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MLB Free Agency: 10 Players to Watch

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MLB Free Agency: 10 Players to Watch
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By Ryan of The Sportmeisters

 

The MLB Free Agency season is upon us, and after the New York Yankees' excessive spending led to a World Series title, will another season of open piggy banks arise?

Probably not, but there are still quite a few players that could break the bank and teams that will shell the dough for their services. Let’s take a look at 10 free agents and what they bring to the table.

Please note: this is not an order of who is the best free agent, just a focus on 10 players.

 

1. Jason Bay, OF

Bay has experience in both the National and American leagues, increasing his ability to play in either. He’s 30 and still has many good years left, enough to grab possibly a five or six-year contract before possibly moving to the AL as a DH in the future.

Last season was his first full season in Boston and he shined, hitting .267. His 36 home runs were good enough for third in the AL, and his 119 RBI took second. He also earned his first Silver Slugger award and third All-Star nomination.

Bay is arguably the hottest free agent on the market and will command at least $100 million on the market, requiring some teams to really break the bank on him.

 

2. Matt Holliday, OF

At 29, Holliday has an extra year in him, leading some to believe he is the hottest outfielder on the market. He spent the first half of the year in Oakland before being traded to St. Louis for the stretch run.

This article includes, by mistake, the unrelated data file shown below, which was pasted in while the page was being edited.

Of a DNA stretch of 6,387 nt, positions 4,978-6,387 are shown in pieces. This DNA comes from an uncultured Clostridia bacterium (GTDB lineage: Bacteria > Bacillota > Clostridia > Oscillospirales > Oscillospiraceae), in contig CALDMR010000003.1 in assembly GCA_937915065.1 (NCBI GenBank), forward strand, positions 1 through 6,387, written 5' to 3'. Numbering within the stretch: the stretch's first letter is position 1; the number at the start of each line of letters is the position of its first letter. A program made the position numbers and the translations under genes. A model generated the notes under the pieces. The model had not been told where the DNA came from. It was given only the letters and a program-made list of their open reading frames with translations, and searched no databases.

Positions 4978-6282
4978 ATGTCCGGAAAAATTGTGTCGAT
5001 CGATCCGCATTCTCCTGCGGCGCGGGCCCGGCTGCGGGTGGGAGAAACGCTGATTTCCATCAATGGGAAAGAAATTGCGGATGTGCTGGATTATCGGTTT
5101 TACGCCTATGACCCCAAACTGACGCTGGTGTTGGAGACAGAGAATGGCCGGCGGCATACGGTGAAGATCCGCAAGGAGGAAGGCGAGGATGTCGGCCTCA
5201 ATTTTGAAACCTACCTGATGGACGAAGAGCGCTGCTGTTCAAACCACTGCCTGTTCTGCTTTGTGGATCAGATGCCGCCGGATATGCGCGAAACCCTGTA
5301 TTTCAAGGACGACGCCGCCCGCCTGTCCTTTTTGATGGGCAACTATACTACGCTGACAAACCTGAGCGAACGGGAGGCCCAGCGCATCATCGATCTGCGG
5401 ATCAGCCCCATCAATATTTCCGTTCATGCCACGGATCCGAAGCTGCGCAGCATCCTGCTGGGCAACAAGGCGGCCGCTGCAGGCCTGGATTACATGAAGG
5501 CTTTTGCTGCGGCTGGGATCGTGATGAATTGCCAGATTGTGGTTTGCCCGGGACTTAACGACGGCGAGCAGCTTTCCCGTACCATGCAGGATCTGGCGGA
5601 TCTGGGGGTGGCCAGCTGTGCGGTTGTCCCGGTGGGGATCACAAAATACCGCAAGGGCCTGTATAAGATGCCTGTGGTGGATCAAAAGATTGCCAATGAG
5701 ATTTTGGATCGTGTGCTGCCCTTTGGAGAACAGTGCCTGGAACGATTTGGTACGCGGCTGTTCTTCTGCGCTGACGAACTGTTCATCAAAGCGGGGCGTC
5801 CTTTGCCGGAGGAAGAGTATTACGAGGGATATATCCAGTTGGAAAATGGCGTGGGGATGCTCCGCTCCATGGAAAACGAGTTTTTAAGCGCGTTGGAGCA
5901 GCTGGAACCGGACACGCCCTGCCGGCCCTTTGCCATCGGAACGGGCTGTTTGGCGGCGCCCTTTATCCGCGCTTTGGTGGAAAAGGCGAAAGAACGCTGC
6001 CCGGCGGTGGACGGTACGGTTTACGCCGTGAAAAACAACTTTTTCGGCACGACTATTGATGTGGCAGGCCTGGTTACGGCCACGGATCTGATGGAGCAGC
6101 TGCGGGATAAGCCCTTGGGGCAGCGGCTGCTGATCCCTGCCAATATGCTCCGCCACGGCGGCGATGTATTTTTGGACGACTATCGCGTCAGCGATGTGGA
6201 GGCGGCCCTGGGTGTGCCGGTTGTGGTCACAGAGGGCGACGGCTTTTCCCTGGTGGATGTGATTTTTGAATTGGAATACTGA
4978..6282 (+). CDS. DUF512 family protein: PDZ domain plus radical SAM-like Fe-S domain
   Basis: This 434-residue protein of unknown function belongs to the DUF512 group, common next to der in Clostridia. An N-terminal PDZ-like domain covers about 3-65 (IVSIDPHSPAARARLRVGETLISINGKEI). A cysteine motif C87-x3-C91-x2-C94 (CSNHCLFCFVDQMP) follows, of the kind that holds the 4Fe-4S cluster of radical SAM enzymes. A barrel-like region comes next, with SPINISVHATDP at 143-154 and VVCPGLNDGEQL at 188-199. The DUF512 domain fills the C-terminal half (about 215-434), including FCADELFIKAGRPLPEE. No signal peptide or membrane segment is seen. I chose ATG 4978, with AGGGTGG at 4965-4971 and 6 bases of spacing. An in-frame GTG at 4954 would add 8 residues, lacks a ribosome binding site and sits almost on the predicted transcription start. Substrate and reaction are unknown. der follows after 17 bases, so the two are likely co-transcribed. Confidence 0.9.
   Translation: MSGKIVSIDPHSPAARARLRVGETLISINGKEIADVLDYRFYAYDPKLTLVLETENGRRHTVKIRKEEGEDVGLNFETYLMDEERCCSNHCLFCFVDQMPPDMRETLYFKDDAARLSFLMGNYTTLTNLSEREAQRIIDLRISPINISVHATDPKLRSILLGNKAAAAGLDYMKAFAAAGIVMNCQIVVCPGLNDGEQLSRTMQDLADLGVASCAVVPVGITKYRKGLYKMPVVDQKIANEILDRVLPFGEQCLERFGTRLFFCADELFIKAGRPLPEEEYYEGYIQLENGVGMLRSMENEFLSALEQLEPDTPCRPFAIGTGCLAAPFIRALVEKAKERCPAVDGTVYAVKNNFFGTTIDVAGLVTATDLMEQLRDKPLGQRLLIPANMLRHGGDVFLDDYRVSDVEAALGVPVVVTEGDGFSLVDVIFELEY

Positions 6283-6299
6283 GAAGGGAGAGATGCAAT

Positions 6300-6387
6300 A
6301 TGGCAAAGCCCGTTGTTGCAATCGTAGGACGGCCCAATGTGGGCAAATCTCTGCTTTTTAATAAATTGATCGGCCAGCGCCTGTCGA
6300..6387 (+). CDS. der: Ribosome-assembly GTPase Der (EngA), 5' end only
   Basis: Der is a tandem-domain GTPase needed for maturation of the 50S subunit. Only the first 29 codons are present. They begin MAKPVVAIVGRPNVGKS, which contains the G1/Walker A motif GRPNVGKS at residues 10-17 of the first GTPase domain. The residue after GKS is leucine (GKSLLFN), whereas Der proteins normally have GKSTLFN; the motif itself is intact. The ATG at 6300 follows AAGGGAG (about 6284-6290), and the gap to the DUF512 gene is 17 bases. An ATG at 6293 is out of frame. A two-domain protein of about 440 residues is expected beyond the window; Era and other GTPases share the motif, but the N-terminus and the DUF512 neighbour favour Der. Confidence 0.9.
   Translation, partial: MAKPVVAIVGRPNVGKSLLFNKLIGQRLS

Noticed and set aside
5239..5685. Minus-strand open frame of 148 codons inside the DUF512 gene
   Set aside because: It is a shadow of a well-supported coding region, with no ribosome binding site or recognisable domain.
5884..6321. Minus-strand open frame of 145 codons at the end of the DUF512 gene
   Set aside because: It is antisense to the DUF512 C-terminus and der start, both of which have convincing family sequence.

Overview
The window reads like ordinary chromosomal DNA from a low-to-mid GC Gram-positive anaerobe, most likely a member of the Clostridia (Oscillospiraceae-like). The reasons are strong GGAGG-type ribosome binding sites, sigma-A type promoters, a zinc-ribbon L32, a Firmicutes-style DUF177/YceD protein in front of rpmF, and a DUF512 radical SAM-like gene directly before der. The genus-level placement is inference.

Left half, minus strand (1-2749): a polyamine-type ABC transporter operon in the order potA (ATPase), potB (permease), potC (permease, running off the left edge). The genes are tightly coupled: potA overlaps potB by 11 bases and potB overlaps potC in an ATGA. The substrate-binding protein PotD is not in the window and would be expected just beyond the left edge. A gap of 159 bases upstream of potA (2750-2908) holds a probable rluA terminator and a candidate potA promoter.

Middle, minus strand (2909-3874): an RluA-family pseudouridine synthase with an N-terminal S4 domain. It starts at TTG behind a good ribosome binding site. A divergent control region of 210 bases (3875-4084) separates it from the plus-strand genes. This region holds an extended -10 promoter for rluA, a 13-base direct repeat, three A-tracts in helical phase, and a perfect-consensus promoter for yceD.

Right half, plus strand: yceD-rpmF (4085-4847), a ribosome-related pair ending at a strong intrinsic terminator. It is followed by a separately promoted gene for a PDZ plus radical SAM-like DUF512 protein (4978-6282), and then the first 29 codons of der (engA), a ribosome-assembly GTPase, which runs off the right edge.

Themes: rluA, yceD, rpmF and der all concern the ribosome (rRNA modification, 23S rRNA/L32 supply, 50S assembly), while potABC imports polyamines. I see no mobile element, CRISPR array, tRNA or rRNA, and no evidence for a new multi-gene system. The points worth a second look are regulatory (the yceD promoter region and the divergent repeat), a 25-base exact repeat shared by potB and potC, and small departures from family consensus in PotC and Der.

While in Colorado he was a three-time All-Star and a three-time Silver Slugger. Even though he was traded, he still finished with a .313 batting average, 24 home runs and 109 RBI. He also brings postseason experience, including a World Series appearance in 2007.

Holliday will also be looking for a six or possibly seven-year deal, well in excess of $100 million. Look for teams to offer both Bay and Holliday, with the two using each other’s potential deals as leverage.

 

3. Hideki Matsui, OF

Godzilla lives, but for how many more seasons? A combination of age (35) and injuries in previous years moved the outfielder to the DH role for the New York Yankees. He still played in 116 games in 2009, hitting .274 with 28 home runs and 90 RBI. The 28 home runs were the most since he hit 31 in 2004, his second season.

Matsui might not have gotten as much attention without his phenomenal showing in the 2009 playoffs, specifically the World Series. In the six-game series, Matsui hit .615 with three home runs and eight RBI to earn World Series MVP honors.

Due to his injury history and age, it is highly unlikely anyone from the National League will take a look. Rumors have floated of Matsui’s retirement, but I believe it will depend on whether or not he gets an offer he likes.

 

4. John Lackey, SP

Lackey is being touted as the top pitcher in free agency this season, with his youth and experience being key factors. Lackey is 30 years old, but already has five years of postseason play under his belt.

His strikeouts have tapered since his career high of 199 in 2005, and while he’s a far cry from his 2007 All-Star campaign (19-9, 3.01 ERA), he still gets batters out. His last two seasons have seen career lows in hits, runs, earned runs, and innings pitched since his rookie campaign.

Lackey has the experience and ability to be a solid No. 2 or No. 3 pitcher, depending on the team. If he is looking for ace money, he might scare away a few, but could still pull a big contract with the right team.

 

5. Adam LaRoche, 1B

LaRoche is another young player (29) who has many years left. He's played mostly in the NL for the Pittsburgh Pirates and Atlanta Braves, with the exception of a short stint in Boston. Despite that, he still managed to hit .277 with 25 home runs and 83 RBI.